Lawyers Fight To Move Accused 15-Year-Old Killer From Solitary Cell
In north Idaho, a 15-year-old boy sits in an isolated jail cell awaiting trial for murder. Eldon Samuel III is accused of shooting to death his father and younger brother in March.
Juveniles accused of crimes like this are automatically charged as adults in Idaho. But now, Samuel’s lawyer and the ACLU are trying to get him moved out of solitary confinement at the adult county jail. They say his isolation amounts to “cruel and unusual” punishment.
Eldon Samuel has been locked up since the evening of March 24.That’s when he allegedly used a handgun, a shotgun and a machete to murder his father and 13-year old brother. He then called police.
Samuel was quickly arrested. His lawyer said the spasm of violence followed a troubled childhood.
Three Months In Isolation
Today, Samuel is locked up in a small holding cell in the Kootenai County Jail. The cell is roughly 9-by-12 or about the size of a standard area rug. Samuel is there 24 hours a day except to shower, meet with his lawyer or to use a concrete recreation area.
The cell is roughly 9-by-12 or about the size of a standard area rug.
According to court filings, the teenager has already spent close to three months in this isolated cell.
“It may be that he’s alleged to have committed some pretty terrible things here, but that doesn’t mean that we torture our children," his public defender John Adams said. "That doesn’t mean we isolate them from the world and put them in a little square cement box.”
The Kootenai County Sheriff’s Office runs the jail. It’s keeping Samuel in the isolated cell with the window covered to comply with something called the “sight and sound separation” rule, a state and federal requirement that juveniles held in adult lock-ups be kept separate.
The cell may be separate, but his lawyer said it’s not quiet. It’s right next to the jail booking area which can hum with activity and chatter night and day.
Even the sheriff’s office doesn’t think Samuel belongs in its jail. At a recent court hearing, Sgt. Thomas Stangeland testified that Samuel would be better off at the county’s juvenile detention facility.
“They’re professionals in what they do," Stangeland said. "I just think that they can keep him housed by himself there so that he would be safe.”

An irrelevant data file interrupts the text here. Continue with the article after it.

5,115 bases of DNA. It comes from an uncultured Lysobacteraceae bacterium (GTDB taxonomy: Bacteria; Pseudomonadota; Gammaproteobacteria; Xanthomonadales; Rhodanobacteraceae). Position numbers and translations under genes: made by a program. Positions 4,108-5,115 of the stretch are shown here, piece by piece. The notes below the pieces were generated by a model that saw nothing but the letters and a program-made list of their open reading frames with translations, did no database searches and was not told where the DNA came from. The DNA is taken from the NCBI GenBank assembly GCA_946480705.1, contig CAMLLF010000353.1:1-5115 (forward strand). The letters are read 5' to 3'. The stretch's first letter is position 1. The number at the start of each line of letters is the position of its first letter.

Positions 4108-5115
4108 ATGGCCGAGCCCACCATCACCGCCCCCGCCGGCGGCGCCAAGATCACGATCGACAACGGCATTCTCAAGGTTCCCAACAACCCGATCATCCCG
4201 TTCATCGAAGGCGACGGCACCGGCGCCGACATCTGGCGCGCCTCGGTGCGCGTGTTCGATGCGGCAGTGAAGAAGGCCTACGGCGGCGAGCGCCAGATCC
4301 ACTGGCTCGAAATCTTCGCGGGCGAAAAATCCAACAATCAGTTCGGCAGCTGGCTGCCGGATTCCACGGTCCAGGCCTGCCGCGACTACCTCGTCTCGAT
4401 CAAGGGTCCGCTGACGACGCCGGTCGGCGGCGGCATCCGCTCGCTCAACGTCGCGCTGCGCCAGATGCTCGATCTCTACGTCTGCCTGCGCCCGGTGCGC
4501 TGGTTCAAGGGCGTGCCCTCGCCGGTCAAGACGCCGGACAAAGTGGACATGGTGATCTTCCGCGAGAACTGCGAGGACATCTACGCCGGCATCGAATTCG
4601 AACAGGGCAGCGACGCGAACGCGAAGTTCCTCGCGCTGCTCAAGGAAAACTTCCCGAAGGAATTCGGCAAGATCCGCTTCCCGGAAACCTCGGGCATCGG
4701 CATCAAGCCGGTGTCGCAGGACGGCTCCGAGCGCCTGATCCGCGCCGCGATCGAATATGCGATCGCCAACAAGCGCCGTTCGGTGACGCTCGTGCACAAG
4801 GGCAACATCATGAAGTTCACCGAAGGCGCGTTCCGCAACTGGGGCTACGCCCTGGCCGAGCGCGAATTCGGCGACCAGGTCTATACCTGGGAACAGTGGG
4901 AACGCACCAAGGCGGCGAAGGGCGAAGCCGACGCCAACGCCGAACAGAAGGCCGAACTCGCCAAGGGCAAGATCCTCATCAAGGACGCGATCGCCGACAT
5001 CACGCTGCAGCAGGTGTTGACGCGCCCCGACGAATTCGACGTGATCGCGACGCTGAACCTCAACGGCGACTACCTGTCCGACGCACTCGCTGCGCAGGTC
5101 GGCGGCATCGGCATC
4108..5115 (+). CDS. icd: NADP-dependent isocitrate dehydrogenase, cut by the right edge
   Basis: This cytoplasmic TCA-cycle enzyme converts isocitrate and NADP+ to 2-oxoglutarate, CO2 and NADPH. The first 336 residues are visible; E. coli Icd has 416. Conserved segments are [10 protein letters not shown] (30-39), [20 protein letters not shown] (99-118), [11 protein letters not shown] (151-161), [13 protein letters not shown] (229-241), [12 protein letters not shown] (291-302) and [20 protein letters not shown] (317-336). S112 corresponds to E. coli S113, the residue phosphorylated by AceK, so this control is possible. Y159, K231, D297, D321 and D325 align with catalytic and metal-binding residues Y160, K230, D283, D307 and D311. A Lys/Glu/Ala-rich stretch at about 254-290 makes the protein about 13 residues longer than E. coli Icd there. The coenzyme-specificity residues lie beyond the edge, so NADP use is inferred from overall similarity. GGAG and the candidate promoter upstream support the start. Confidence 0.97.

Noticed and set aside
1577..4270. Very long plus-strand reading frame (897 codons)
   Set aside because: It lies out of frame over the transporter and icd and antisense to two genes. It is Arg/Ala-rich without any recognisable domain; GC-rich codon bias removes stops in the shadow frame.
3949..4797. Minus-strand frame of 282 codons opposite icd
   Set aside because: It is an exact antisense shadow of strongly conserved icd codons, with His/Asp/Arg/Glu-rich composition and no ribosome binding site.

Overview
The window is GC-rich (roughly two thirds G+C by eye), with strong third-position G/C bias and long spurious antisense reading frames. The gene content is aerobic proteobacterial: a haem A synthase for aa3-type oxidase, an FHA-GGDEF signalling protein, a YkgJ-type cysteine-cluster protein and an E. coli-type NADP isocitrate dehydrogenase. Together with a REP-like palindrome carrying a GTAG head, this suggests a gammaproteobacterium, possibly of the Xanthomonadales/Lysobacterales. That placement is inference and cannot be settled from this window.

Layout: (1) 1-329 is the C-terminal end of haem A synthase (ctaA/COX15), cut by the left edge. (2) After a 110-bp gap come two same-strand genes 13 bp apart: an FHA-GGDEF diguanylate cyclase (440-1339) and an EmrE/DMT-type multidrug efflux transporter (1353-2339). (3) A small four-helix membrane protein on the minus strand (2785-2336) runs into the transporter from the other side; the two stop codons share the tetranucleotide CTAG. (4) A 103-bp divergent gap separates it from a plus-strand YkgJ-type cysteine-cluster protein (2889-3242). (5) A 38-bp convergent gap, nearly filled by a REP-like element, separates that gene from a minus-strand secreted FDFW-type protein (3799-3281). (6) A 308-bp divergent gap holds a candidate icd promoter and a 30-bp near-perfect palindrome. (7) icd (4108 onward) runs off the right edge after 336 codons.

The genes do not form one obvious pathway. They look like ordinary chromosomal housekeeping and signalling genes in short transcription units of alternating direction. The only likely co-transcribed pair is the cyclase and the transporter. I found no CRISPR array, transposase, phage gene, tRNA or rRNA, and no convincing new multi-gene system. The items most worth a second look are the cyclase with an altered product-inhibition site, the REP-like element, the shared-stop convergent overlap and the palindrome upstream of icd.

Asked if he thinks his jail’s conditions are fair to a teenage boy, Sgt. Stangeland replied, “I do not, sir.”
Samuel did spend several weeks in juvenile detention. He mingled there with other kids and got to attend school. Officials told the court he did well. In fact, almost everyone involved in this case seems to agree that Samuel belongs in the juvenile facility.
'A Very Small Risk, But A Very Grave Danger'
At the recent court hearing, even the judge acknowledged the isolation cell is far from ideal.
The judge wasn't willing to take the risk that a murder defendant like Samuel could hurt another juvenile.
“It’s unfortunate to hold anybody in lockdown 23-hours a day, 24-hours a day,” Judge Benjamin Simpson said.
But he added that he wasn’t willing to take the risk that a murder defendant like Samuel could hurt another juvenile.
“I think there’s a very small risk, but a very grave danger of some sort of a problem with other juveniles or with Mr. Samuel in the juvenile detention center,” Simpson said.
For that reason, in early July Judge Simpson ordered Eldon Samuel back to the Kootenai County Jail and his isolation cell. Now, Samuel’s lawyer and the ACLU are asking the courts to reverse that decision.
'His Mental State Is Deteriorating'
“We should not be holding children in solitary confinement,” ACLU of Idaho Legal Director Richard Eppink said.
He argued Eldon Samuel is being treated more harshly than some adult enemy combatants at Guantanamo Bay. U.S. policy states that detainees there are only placed in solitary if they’re “non-compliant.” Eppink notes that by all accounts Samuel has been cooperative.
“This is not the kind of thing that we expect in the United States, not the kind of thing we expect in Idaho and here it is happening in northern Idaho as we speak," Eppink said. "That’s outrageous.”
In fact, a 2012 study by the ACLU and Human Rights Watch concluded that solitary confinement of juveniles is a “serious and widespread problem in the United States.” That same year, a U.S. Attorney General Task Force report determined that isolating youth in jails can have “devastating effects.”
Adams said the isolation is already taking a toll on his client.
“His body is not responding well to being kept in this solitary isolation cell, his emotional state is deteriorating, and his mental state is deteriorating,” he said.
Adams plans to be back in court next week to ask another judge to free Samuel from isolation and send the accused teenage killer back to juvenile detention.
Samuel’s trial date has not yet been scheduled. If he’s convicted, he could be sentenced to juvenile corrections or an adult prison in Idaho.